They came here for the high-calibre scientific workers and an atmosphere that promotes innovation.
And they hope that drugs they’re working on to treat muscular dystrophy will make a difference in the lives of sufferers of the disease worldwide.
AGADA Biosciences Corp. was among 26 businesses to receive provincial government money Tuesday to help expand outside the region’s confines. The company, which received a $26,252 grant under the province’s Global Business Accelerator Program, has 10 people on staff, not including its two founders.
According to Muscular Dystrophy Canada’s website, the disease can appear at any time in life. It is widely understood as a childhood disorder, but there are many types that afflict people.
“It’s a horrible disease where children are diagnosed between two and four years of age; one hundred per cent of them die in their twenties,” AGADA co-founder Dr. Kanneboyina Nagaraju said in an interview Tuesday.
“It’s a horrible thing for parents knowing that their children are going to die.”
Nagaraju said the provincial money will help expand the young company — co-founded by Dr. Eric Hoffman, who in the late 1980s discovered the gene that causes muscular dystrophy — and enable AGADA to break into new markets in the United States, the United Kingdom, Japan, South Korea, France, Italy and Australia. The firm has contracts with groups in those countries.
“In fact, this is one of the first human genes ever discovered; it remained as his main focus,” Nagaraju said of Hoffman.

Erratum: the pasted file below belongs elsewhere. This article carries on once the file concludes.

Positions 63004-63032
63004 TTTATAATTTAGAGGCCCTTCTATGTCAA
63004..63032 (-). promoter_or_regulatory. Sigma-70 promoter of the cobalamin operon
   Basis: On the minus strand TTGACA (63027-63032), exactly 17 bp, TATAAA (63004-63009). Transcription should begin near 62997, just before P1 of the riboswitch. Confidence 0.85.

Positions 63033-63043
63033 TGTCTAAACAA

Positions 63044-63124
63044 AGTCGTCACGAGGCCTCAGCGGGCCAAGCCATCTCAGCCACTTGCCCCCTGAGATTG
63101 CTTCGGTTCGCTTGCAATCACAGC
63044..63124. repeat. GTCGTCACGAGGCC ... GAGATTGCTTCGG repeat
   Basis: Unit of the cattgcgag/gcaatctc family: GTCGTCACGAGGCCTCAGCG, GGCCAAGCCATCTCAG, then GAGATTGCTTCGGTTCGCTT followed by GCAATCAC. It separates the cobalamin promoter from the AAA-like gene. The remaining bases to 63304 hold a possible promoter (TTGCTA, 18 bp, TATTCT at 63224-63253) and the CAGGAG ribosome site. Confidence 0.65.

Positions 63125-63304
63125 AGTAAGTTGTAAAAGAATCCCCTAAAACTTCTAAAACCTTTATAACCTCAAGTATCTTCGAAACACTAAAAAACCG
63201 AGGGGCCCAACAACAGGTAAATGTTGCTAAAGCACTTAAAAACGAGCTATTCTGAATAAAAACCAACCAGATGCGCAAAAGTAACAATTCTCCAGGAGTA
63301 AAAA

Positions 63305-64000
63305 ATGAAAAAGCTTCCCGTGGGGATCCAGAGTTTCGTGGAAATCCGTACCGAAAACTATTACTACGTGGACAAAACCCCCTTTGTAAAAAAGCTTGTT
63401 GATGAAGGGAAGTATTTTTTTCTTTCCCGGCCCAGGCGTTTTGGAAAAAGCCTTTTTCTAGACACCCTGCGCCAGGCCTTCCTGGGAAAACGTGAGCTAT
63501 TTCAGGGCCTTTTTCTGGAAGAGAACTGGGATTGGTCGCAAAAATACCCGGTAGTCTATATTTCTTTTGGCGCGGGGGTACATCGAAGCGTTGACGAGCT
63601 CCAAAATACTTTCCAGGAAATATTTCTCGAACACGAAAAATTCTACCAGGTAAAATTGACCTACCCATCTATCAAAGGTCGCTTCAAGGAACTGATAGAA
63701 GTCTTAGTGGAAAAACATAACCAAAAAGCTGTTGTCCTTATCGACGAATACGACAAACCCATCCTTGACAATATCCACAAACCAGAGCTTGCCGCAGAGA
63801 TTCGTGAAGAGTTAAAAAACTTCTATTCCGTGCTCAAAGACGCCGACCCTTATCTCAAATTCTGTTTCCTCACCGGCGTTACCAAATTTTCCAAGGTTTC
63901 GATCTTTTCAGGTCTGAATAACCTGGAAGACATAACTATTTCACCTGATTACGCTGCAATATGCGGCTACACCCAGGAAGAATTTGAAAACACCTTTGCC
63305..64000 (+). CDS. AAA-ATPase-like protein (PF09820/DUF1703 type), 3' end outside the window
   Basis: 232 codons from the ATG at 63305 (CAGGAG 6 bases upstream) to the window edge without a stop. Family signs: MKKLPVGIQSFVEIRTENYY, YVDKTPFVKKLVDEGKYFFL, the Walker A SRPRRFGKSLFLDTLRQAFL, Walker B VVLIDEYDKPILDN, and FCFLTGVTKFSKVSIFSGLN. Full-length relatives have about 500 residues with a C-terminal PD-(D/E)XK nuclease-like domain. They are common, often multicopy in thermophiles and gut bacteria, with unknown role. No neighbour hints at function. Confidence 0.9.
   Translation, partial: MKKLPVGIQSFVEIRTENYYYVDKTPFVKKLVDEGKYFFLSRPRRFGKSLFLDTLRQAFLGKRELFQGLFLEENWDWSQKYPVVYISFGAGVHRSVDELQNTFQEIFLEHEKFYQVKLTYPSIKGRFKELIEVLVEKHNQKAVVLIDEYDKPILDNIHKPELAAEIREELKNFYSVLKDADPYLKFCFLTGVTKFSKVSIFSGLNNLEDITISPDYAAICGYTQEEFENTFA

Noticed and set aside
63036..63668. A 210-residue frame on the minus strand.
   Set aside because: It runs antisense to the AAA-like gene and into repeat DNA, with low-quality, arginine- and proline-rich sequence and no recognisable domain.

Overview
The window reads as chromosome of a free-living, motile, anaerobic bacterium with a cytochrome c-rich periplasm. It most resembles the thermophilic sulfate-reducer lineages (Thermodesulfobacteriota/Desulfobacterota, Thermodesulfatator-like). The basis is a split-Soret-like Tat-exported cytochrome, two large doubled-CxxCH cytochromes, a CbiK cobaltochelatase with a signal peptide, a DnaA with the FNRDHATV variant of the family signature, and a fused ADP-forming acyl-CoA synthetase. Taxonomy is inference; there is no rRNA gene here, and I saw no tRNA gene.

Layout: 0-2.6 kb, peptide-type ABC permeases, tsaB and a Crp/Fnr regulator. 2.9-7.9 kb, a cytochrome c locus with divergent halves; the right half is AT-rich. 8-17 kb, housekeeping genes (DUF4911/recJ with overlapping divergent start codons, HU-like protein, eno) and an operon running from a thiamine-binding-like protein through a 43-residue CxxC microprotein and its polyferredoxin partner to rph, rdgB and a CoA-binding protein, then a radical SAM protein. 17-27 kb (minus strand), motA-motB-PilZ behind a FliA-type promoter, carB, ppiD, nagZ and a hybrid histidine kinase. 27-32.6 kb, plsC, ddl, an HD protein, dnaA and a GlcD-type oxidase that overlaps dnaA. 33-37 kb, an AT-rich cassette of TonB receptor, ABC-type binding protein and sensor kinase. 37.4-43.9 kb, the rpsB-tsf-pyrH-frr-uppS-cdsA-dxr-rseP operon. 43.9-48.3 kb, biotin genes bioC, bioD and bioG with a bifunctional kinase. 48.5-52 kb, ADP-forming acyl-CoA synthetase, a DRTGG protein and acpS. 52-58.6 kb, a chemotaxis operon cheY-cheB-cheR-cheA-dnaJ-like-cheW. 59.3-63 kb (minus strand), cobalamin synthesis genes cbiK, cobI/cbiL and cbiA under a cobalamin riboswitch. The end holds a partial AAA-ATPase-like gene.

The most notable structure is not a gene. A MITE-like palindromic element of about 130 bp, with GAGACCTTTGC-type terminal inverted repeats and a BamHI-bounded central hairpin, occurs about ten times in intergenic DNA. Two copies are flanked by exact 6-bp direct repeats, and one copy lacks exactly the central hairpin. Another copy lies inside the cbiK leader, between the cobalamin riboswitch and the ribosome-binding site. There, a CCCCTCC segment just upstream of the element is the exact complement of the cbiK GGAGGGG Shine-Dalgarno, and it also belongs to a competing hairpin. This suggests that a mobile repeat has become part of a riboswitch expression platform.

“He needs to find a cure … for the disease.
“We wanted to expand our business in multiple different companies. We truly don’t have the expertise to go off to each market, so that means we have to hire people to help us.”
AGADA will continue to work on treatments of its own and screen possible drugs for muscular dystrophy submitted by other pharmaceutical firms, he said.
Nagaraju and Hoffman worked on a drug to combat the disease in 2008 and plan human trials next year. That drug was developed by the partners, who also own the firm ReveraGen, before they formed AGADA, said Nagaraju. AGADA did pre-clinical work on the drug.
Hoffman, who is based in Washington, D.C., spends part of every year in Nova Scotia. Nagaraju, a professor of integrated systems, biology and pediatrics at the Children’s National Medical Centre in that city, frequently travels to the province.
Nagaraju said big pharmaceutical companies often focus on diseases that affect a large number of people but not rare diseases, which AGADA focuses on.
Agencies such as the U.S. Food and Drug Administration and European medical regulators have recently become more helpful, and the focus on rare disease has heightened, said Nagaraju. That shift has helped AGADA because big companies are bringing trial drugs to the Halifax firm for screening, he said.
Blind trials are done at AGADA’s headquarters in the Dalhousie Life Sciences Building on Summer Street, where it has laboratories and offices. The company rents from Innovacorp and Dalhousie University.
AGADA is just a year old, and Nagaraju said the funding will help accelerate it beyond Nova Scotia borders.
“We are in the very early stages.”